Rotten luck, rubbish refs, plenty of suspensions, loans galore and it’s the same old story for Yeovil Town. Fifteen games in and the Glovers find themselves languishing in the ghastly doom and gloom at the bottom of League One.
Yeovil have seen home game after home game break their own lowest league attendance records as the club pay the price for a bad run of form and what is an awkwardly Northern league. Manager Terry Skiverton has also had to contend with a treatment table which has seen more bums than a Miss Somerset competition and has even had to bring loans in to cover his loans!
As well as propping up the rest of League One, Yeovil also sit bottom of the Fair Play league or, if you like, top of the bad boys league. Right back Luke Ayling is the least disciplined player in the league with six yellows and one red to his name, as well as an FA charge hanging over his head for being less than complimentary to the referee who gave him his marching orders.
However one would think there is a big black cloud hanging over Huish Park and that I’m going to be negative about the club’s chances of survival, well you’re wrong.
Peering through green-and-white-tinted glasses as a fan, there are small signs that Skiverton can do what he did last year and perform a turnaround in the second-half of the season. Long-term injury lay-offs Gavin Williams and Jonathan Obika are making progress towards comebacks in November and December whilst Paul Huntington, Steve Maclean and Alan O’Brien will soon join the rest of the returning players searching for fitness.
As good as some of the football has been against the bigger sides in the division, the Glovers have fallen short to the ilk of MK Dons, Sheffield Wednesday, Sheffield United and Preston North End. There was a sense of ‘we huffed and puffed, did alright, but they have got a bigger team, bigger squad, better players, more money, better manager, bigger stadium, larger city blah, blah, blah. Just wait until we play the likes of Scunthorpe United, Bury and Carlisle United.’
That is when things started to get grizzly. Both Carlisle and Bury came to Huish Park, scored three goals and took all three points which lost the side a lot of support and confidence. A very small fraction of the green and white army have decided that the regime is to blame and that Skiverton should leave in order to keep his club legend status in tact.
Skiverton makes mistakes and he can sometimes be tactically naiive, but no-one else would do this job with as much passion and full-bodied endeavour to keep the club alive, thriving and in League One. It could be said that Skivo’s job is possibly the safest in English football. While managerial heads roll around the country from teams in Yeovil’s position and higher, the club’s chairman comes out with a rallying cry to get behind the manager. In a statement, chairman John Fry said: “Last season Terry and his team finished in the second highest position in the history of the club. United we stand, divided we fall, so let us all pull together in the same direction and back Terry and his team.”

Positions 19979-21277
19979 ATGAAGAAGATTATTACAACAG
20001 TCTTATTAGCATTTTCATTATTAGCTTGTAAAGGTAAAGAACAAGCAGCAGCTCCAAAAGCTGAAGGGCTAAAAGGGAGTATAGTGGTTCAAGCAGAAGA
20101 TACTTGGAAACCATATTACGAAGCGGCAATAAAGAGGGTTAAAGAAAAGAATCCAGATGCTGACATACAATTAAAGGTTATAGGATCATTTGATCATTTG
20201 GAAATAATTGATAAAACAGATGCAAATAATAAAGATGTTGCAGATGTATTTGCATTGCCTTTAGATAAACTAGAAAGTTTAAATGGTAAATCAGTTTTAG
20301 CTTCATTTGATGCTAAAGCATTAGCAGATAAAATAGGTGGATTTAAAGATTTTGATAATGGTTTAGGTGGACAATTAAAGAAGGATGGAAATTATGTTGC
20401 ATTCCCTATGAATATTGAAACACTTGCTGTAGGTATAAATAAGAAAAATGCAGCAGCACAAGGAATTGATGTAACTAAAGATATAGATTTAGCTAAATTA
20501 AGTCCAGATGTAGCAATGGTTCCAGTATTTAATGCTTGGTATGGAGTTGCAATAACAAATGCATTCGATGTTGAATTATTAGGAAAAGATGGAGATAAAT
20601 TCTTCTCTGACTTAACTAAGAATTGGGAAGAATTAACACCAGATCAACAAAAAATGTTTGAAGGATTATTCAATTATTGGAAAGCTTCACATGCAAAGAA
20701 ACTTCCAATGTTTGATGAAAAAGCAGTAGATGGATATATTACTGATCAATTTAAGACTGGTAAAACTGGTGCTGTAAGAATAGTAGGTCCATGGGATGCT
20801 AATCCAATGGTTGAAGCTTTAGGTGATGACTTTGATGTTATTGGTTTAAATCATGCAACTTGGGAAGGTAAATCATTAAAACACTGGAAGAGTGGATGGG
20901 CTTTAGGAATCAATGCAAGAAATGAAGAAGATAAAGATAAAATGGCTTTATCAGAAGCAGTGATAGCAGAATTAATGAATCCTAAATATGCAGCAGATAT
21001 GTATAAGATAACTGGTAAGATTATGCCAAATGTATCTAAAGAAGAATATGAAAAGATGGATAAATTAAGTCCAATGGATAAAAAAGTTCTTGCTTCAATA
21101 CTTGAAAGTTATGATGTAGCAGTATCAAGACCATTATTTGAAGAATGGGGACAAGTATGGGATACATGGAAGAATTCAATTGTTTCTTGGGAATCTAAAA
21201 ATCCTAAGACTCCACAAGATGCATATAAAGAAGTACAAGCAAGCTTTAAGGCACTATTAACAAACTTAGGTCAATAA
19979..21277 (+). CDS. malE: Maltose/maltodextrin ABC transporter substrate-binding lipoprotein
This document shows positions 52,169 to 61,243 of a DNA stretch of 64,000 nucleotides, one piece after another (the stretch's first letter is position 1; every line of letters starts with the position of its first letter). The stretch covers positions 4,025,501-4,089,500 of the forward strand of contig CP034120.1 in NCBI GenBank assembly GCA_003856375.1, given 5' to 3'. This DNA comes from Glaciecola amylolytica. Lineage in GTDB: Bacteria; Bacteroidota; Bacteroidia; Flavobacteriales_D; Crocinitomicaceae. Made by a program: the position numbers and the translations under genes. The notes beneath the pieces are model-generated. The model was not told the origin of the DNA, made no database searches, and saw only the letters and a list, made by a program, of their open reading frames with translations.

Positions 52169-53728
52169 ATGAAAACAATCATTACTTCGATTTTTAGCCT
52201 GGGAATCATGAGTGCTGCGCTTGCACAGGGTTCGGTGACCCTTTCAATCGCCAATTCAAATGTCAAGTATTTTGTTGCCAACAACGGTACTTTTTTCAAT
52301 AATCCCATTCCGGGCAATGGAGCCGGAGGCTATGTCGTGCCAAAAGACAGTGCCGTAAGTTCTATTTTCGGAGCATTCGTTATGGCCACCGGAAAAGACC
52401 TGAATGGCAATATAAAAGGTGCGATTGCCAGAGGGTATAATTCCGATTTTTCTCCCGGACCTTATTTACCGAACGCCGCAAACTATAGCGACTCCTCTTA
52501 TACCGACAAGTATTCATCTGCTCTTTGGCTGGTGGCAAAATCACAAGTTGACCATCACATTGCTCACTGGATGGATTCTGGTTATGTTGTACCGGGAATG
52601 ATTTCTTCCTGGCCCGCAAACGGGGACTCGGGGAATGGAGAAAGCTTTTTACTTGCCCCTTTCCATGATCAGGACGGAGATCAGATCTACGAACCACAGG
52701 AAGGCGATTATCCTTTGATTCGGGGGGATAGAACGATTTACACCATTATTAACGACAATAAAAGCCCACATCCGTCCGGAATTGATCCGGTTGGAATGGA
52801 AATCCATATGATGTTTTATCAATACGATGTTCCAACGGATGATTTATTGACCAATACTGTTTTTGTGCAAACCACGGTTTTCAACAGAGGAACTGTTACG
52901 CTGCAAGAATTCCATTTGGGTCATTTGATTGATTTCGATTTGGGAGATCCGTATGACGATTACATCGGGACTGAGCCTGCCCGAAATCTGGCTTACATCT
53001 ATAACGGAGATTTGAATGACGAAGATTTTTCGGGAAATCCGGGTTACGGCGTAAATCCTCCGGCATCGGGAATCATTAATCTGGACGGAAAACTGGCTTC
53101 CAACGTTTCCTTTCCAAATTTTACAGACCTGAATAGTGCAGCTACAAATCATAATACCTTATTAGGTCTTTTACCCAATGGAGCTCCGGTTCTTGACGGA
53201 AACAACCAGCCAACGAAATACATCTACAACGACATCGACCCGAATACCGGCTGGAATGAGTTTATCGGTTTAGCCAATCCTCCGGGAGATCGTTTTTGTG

Where else would you see this type of support from a team in the relegation zone?
Injuries and suspensions have made for an unstable back four leading to high number of goals conceded. Even loanee goalkeeper Jed Steer was injured and had to return to parent club Norwich City. However, a more steely resistance has been instilled in the last few games, with the loan of West Ham ‘keeper Marek Stech and the addition of a much needed, big, no-nonsence, strong, experienced centre half in the form of Darren Purse.
Some may have been surprised to see the ex-Premier League defender down in Somerset but having grown up with the gaffer in London, Purse is a real solid addition to the squad and one which supporters would love to have for longer than a month.
It’s hard to imagine Skiverton will be sacked, not because the board are happy with mediocrity but because I believe he will turn things around. The returning players will be like new signings in January though the club’s restricted budget will mean a reliance on loans once more.
Last season the club were bottom and as good as dead at Christmas, but a new year turnaround saw them achieve a 14th place finish. If they are not bottom at Christmas this year, we can only assume it will be a mid-table finish for Town, right?
Relegation is not an option for the Glovers if they want to re-develop parts of the ground, but it is going to be another hard season. The team needs fans and the fans need the club. This writer remains confident we will be seeing League One football at Huish Park next season. I am not happy with mediocrity and certainly don’t enjoy a relegation battle every year, but a struggling club needs more support than a high-flying one and I will take positivity into every game played. At least we have a club to support, fans of Plymouth Argyle have sweated over the existence of theirs for months.
All Yeovil have to do is be more consistent, stay fit, score more goals, concede less, entertain the fans and start picking up three points from the likes of Huddersfield Town and Charlton Athletic. Easy.
Written by Ryan Peasland, We Are Going Up’s Yeovil Town Blogger
Ryan tweets at @rpeasland